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Creeping Towards Genius

Discerning rock fans seeking (extremely) serious relationship with band of brainy superheroes. Must like long vowels and Aphex Twin; must fear bears, cyborgs, and meeting people. No Republicans, please.

Discerning rock fans seeking (extremely) serious relationship with band of brainy superheroes. Must like long vowels and Aphex Twin; must fear bears, cyborgs, and meeting people. No Republicans, please.

Pablo Honey (Capitol, 1993)A paltry debut that barely hints at the band’s untapped potential, as Yorke’s effervescent tenor is elbowed aside by guitars that mostly chase their own tails. Things perk up a little in act three: “Prove Yourself” and “I Can’t” are smarter and thornier than the ’90s alt-rock radio fave “Creep.”

The Bends (Capitol, 1995)An Incredible Hulk-grade growth spurt. Jonny Greenwood leads a three-guitar assault on a world where everybody’s melancholy, everything’s broken, and even the trees are fake. Overflows with mini-epiphanies (title track, “Just”) and concludes with a foreboding dare: “This machine will not communicate these thoughts.” It will, children. It will.What we said then: “Too much nodded-out nonsense mumble, not enough concrete emotion.” (May, 1995)

OK Computer (Capitol, 1997)In which the band plants one foot on rock terra firma while dipping the other into a slippery studio netherworld. Nobody needs to hear Thom Yorke’s Mac rambling about its hopes and dreams for 1:57, but the album succeeds as a 12-song alienation opera, and as an unrealized film script for a midnight movie that would mess you up good.What we said then: “It’s not the gadgetry that makes this album fly, it’s the embattled musicianship, the tightly wound arrangements, the whacked-out but tangible humanity.” (August, 1997)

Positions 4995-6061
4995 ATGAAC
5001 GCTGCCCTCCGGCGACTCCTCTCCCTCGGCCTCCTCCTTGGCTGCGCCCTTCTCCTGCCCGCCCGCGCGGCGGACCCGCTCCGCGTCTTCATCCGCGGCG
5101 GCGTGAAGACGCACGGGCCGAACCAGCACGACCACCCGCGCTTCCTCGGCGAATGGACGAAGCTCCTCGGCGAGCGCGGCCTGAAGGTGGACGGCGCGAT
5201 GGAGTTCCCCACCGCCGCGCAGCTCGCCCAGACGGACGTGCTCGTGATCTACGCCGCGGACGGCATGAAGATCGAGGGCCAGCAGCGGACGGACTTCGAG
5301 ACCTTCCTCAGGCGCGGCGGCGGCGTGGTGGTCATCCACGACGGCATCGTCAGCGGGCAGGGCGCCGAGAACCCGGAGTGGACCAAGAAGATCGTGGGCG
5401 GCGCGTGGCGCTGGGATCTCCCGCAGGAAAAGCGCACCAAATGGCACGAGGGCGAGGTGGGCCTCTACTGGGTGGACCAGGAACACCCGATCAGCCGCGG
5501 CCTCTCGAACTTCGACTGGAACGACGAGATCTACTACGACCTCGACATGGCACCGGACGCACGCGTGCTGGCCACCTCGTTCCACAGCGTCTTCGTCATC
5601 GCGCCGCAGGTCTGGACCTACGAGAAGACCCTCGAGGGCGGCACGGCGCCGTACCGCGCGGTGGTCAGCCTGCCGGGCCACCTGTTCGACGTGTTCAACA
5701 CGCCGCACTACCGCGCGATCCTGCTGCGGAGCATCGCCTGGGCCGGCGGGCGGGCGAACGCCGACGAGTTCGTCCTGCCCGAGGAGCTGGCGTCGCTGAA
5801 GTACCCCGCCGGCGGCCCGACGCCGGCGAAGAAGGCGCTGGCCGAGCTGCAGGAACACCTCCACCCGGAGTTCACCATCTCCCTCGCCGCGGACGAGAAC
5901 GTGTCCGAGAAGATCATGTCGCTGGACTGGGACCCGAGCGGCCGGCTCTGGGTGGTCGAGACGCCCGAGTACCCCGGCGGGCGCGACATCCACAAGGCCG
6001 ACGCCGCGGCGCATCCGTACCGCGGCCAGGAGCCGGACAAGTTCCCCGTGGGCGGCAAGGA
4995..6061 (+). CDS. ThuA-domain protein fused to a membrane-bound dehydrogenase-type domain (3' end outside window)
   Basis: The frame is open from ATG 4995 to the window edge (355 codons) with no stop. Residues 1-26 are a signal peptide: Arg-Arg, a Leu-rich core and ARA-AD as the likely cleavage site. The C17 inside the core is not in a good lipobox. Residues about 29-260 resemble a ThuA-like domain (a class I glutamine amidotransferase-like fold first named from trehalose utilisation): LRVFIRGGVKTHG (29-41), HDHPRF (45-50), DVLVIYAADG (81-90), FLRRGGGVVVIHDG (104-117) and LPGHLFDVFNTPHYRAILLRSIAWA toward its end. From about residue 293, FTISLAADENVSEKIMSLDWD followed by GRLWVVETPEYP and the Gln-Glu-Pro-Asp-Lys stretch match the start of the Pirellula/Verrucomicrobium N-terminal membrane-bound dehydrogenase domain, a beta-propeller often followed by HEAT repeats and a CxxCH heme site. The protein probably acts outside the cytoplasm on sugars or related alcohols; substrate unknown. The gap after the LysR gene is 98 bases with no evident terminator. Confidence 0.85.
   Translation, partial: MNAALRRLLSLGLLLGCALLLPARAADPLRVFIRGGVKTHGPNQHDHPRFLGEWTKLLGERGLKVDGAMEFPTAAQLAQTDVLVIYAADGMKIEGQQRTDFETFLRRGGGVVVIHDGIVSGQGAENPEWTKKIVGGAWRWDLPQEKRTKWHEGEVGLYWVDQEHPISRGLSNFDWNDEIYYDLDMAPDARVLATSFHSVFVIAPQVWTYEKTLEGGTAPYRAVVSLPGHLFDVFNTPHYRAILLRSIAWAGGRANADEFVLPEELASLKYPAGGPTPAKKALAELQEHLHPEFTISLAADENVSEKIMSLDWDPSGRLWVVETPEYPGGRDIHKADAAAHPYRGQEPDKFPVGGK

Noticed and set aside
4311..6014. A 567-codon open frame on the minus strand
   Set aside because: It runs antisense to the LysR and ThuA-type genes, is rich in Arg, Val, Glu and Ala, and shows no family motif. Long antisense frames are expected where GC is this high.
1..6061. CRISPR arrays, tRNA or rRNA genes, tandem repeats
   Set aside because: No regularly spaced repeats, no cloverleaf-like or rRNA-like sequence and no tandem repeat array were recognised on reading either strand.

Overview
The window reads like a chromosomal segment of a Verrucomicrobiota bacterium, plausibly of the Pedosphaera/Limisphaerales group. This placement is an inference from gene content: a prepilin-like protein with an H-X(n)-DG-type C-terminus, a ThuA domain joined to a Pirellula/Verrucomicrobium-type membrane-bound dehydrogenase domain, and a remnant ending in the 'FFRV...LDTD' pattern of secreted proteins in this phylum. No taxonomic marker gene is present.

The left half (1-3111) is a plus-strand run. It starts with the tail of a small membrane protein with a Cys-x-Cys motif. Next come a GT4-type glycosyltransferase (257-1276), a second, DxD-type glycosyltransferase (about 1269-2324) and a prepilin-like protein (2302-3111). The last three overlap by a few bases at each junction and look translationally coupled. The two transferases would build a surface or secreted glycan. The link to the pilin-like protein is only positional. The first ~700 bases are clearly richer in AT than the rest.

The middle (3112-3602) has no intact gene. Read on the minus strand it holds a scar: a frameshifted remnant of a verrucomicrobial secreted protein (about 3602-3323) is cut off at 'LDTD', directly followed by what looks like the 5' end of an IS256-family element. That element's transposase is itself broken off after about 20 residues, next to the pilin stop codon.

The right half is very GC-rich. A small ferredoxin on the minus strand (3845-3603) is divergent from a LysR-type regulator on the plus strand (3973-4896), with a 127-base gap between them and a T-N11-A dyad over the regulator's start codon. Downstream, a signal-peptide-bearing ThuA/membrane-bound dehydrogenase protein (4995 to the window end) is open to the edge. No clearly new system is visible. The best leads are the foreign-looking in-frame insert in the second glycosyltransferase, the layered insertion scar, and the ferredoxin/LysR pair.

Kid A (Capitol, 2000)The real OK Computer: Radiohead submit to the sultry advances of a digital future. As stuttering and shimmering layers of processed sound envelop him, Yorke tries to figure out whether any of this is really happening, asks himself why the hell he chose to gulp down the red pill, and wonders where he parked the car. What we said then:Kid A confounds its role as the most-awaited alt-rock record of the year by thwarting the impulse to interpret or identify.” (October 2000)

Amnesiac (Capitol, 2001) If Kid A slaps like a cold shower, Amnesiac is a lukewarm bath. Live instruments cozy up to plastic synth tones; dark corners bleed warmth and color. The band seems to reinvent itself from scratch with every song–one minute they’re Wendy Carlos, the next they’re sipping whiskey in Dixie. You can practically run your thumb over the gritty textures of “Pulk/Pull Revolving Doors,” which somehow leads into the vaudevillian vocal of “You and Whose Army”–a true memory lapse.

I Might Be Wrong: Live Recordings (Capitol, 2001)Named for an Amnesiac track that became a secret set-list weapon on tour, I Might Be Wrong translates studio wizardry into vibrant live performances. “Like Spinning Plates” becomes a breathtaking elegy; “Everything in Its Right Place” an overdubbed jigsaw worthy of Sgt. Pepper’s. An acoustic “True Love Waits” caps things off–its pained humanity cuts through the smoke and smashes the mirrors.

An excerpt from this article was published in the print edition of the July issue of Spin.

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